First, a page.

How Media Missed Jihadi Orchestration of London Protest

Aug 11th, 2010 | By | Category: Uncategorized

Outside Zardari’s appearance at the PPP rally in Birmingham, England, a crowd of protesters gathered to express their opposition to the president and his message. Inside, crowds chanted their support for the president. But there was another story that was missed by the press altogether.

This is a perfect example of how even reputable foreign and Pakistani news services can misreport stories about Pakistan when they do not receive the facts from the Pakistani media. Also, it shows how all media sometimes miss important facts when reporting a story.

BBC released a video about the protests at President Zardari’s rally, and noted that it was indicative of the political divide in the Pakistani public. The video featured a couple of men speaking in English and saying that they think that the president would have been better to stay in Pakistan during the floods, and a clip of Bilawal fundraising for flood victims in London.

But that wasn’t all.

The video shows scenes from the protests outside the rally filled with signs that say, “Save Pakistan from America” and “Khilafah Only Way to Stop America”. One might ask, what does America have to do with Zardari speaking to a PPP rally in the UK, or with the floods that are devastating the country? In fact, several shots from the video clearly show protesters waving Khilafah flags.

Jihadist group Hizb-ut-Tahrir protesting Zardari in London

Jihadist group Hizb-ut-Tahrir protesting Zardari in London

A commenter on this blog recently asked “Do the British Broadcasting Corporation and The Guardian not check simple verifiable facts that they report…And what possibly makes you think that these news services rely on Pakistani media sources, without any verification?”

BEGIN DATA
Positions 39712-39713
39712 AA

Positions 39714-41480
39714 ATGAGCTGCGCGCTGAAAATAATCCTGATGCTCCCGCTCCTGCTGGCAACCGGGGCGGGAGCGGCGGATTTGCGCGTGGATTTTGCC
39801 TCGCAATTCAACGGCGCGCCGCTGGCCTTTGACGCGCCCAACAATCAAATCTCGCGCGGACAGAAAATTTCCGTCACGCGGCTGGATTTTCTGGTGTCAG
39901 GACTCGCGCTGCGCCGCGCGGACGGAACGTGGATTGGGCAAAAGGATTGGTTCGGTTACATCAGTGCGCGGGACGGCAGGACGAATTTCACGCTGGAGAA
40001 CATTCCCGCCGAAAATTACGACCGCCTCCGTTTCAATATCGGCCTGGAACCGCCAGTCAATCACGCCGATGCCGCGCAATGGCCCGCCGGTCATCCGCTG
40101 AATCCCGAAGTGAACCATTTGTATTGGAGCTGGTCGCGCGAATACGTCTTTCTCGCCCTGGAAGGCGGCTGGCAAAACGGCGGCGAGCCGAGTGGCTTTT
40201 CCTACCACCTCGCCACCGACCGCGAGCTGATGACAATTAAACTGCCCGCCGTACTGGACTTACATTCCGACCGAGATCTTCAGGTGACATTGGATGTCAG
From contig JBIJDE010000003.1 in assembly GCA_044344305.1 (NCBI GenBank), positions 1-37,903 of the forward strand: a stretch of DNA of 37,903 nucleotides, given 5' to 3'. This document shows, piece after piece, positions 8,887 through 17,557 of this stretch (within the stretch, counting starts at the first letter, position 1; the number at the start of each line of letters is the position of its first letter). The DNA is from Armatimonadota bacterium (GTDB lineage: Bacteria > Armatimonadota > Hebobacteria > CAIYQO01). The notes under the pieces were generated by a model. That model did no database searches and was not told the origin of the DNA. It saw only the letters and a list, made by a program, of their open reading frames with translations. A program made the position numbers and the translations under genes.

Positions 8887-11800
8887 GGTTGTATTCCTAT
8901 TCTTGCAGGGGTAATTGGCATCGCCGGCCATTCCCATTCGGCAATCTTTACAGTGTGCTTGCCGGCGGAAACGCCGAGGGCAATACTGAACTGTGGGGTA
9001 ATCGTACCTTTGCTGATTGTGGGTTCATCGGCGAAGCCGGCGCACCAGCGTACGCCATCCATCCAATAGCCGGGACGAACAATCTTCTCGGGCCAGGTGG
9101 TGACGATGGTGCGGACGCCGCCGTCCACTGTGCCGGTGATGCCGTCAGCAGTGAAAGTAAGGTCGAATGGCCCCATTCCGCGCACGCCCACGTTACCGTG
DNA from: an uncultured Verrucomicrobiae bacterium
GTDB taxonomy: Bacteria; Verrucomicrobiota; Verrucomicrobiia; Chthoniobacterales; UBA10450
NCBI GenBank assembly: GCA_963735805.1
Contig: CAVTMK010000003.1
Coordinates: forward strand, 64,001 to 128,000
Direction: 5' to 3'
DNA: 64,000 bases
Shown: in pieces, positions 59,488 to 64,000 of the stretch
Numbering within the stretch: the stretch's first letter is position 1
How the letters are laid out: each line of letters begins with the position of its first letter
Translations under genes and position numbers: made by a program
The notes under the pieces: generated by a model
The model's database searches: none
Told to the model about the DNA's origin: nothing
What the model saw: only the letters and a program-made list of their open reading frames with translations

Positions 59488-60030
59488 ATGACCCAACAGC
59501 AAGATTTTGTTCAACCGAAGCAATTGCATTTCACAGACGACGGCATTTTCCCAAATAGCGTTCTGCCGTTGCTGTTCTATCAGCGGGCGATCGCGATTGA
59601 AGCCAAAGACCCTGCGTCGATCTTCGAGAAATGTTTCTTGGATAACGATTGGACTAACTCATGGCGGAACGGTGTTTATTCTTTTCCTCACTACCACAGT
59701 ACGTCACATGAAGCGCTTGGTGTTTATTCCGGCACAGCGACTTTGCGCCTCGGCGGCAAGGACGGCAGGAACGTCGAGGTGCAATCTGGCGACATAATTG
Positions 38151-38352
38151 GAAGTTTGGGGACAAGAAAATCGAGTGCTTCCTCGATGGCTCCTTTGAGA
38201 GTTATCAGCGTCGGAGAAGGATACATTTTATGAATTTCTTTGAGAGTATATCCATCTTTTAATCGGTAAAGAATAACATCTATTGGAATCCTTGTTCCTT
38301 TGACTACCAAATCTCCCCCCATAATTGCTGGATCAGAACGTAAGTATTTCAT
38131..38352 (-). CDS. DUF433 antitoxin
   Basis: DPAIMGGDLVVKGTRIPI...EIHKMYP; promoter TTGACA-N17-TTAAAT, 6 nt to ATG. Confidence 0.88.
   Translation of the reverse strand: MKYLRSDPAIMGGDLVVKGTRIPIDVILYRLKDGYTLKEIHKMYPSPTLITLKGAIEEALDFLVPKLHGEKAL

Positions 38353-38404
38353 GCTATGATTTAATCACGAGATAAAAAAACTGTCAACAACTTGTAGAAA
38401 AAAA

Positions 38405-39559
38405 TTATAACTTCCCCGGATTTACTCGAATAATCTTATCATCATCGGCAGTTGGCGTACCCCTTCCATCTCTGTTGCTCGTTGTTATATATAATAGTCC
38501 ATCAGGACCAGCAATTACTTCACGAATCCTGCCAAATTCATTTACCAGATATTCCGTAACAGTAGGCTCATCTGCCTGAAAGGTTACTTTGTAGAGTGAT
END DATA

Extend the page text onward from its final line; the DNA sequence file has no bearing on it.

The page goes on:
Actually, there is a quite simple explanation. Many Western reporters may not be aware of such concepts like caliphate or even of organizations like Hizb-ut-Tahrir. Even our own reporters get caught up in a particular narrative – “People protesting Zardari decision” – and miss the evidence that there is perhaps another story there.

The fact the protests outside the rally were largely organised and manned by members of Hizb-ut-Tahrir was largely overlooked by the press, despite this organization being banned by a large number of countries including Egypt, Turkey, and Bangladesh. The group was banned in Pakistan by Gen. Musharraf until a decision by the Lahore High Court reversed the proscription.

In fact, Hizb-ut-Tahrir has orchestrated protests at previous appearances by President Zardari since he was elected, arguing that Pakistan’s government should be overthrown and replaced with Khilafah.

So while there is certainly a story about Zardari’s decision to attend diplomatic meetings in Europe during the flood crisis – a story that President Zardari himself has addressed – there is another important story that was largely missed by both the foreign and Pakistani media: The protests outside Zardari’s speech in Birmingham largely had nothing to do with Zardari’s decision to attend the rally, but more to do with a highly controversial jihadist group that opposes the concept of democracy and is working to overthrow the Pakistani government and install a new Caliphate.

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